As an ArgoUML contributor I'm going to blog my activities here, so that they may draw interest by other developers or help other developers when doing tasks similar to what I've done. AND(!) the grand vision that makes an Argonaut what he is, TO THRIVE IN THE BIG DANGEROUS WORLD, TAKING THE Argo TO A GOOD SHORE ;-))

Friday, February 03, 2006


I helped finding and fixing [Issue 3917] unit tests failing - default model not initialized. It is very good that ArgoUML has unit tests. Without them I think that release problems would increase a lot. Near release almost everyone who cares will be a bit stressed and the possibility for errors will increase. For this we have the automated unit tests, acting as a safety net.

I should state that ArgoUML developers don't do as much as they should test driven development and test driven bug fixing. This is a practice that isn't enforced by the leader and by the commit rules. But, given time it might be...

Now, imagine that it was. Imagine that commiting a change in the production code should be done with a companion test or at least should be covered by tests. How difficult it would be to verify and automate this? We would need to mark commits to repository as atomic, make a complete build with unit tests executed with coverage and check that the commit is according to the coverage criteria. The commit is rolled back if it is sub-standard, being the commiter warned about this by email.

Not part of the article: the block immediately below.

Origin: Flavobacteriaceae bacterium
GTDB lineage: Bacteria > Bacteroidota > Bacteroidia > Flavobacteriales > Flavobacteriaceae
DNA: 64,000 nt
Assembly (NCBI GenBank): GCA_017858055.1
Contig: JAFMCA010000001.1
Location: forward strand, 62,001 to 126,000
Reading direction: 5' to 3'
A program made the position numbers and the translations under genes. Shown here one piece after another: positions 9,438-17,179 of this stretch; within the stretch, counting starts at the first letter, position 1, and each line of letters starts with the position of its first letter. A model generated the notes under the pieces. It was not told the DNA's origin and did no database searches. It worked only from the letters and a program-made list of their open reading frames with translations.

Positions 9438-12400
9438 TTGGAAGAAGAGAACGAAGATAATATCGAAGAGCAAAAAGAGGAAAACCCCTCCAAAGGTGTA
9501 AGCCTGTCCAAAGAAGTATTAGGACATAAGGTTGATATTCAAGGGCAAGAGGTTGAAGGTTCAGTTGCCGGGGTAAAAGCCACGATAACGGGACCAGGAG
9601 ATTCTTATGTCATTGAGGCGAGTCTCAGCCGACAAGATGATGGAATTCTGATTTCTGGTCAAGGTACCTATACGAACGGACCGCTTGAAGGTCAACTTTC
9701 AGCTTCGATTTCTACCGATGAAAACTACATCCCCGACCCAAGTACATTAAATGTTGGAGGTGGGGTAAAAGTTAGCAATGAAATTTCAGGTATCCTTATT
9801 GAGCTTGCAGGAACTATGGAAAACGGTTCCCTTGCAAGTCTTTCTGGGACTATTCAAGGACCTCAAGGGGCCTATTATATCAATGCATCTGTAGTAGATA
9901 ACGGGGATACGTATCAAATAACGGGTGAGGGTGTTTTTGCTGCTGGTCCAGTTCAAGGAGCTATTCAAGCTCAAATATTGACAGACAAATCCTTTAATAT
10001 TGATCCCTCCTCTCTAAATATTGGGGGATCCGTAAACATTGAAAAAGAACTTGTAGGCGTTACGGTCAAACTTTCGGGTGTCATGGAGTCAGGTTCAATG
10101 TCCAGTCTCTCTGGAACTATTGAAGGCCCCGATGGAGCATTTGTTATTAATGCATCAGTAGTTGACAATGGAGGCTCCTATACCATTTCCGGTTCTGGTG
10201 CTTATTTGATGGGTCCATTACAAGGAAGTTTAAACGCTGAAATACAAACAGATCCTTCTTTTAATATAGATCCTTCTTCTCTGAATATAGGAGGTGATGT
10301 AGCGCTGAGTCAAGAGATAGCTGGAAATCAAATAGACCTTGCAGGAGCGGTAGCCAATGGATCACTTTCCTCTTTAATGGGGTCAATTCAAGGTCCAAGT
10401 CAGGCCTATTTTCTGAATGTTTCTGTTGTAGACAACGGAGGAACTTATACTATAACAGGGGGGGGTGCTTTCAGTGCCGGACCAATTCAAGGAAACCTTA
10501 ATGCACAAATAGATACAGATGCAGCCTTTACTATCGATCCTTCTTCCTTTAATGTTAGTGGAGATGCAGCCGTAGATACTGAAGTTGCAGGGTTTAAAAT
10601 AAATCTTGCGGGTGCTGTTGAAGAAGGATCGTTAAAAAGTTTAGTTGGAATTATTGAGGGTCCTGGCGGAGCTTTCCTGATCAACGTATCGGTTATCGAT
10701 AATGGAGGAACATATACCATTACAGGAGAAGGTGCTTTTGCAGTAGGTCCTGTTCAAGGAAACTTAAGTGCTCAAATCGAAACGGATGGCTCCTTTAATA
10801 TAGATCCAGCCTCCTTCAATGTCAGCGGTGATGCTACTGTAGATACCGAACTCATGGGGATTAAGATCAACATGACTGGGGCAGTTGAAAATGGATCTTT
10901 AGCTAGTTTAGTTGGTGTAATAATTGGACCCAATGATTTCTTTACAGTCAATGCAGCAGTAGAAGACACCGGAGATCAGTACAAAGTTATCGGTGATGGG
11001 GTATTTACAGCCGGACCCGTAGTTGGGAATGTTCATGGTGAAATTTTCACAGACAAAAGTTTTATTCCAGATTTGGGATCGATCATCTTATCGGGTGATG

This requires atomic commits, something CVS does not have, but, Subversion does. It requires integration between the tools used in this scenario: version control system and build tool; build tool and coverage tool; build tool and coverage tool results details related to a set of specific changes; build tool and email system; mapping between version control system user IDs and users details (i.e. email).

Looking into the above requirements, I think that almost everything is possible with open source tools. It would require heavy build knowledge and a dedicated server with rollback rights, but, it is certainly possible.

One problem is the dependencies between one commit and the following. One much more important problem is the total lack of human review in all this!

No, in the end I think this is a bad idea. We should educate persons to follow good practices and then measure. Not put a machine enforcing this!

No comments:

Reader Shared items